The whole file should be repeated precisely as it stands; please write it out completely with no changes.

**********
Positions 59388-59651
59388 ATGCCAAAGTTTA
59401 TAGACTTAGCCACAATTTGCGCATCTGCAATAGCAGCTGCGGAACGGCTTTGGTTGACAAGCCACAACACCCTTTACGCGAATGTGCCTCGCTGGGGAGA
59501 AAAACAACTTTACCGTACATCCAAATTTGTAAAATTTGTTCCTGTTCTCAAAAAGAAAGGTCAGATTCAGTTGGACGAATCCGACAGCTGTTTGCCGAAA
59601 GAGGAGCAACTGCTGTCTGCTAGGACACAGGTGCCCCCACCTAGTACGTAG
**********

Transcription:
Positions 59388-59651
59388 ATGCCAAAGTTTA
59401 TAGACTTAGCCACAATTTGCGCATCTGCAATAGCAGCTGCGGAACGGCTTTGGTTGACAAGCCACAACACCCTTTACGCGAATGTGCCTCGCTGGGGAGA
59501 AAAACAACTTTACCGTACATCCAAATTTGTAAAATTTGTTCCTGTTCTCAAAAAGAAAGGTCAGATTCAGTTGGACGAATCCGACAGCTGTTTGCCGAAA
59601 GAGGAGCAACTGCTGTCTGCTAGGACACAGGTGCCCCCACCTAGTACGTAG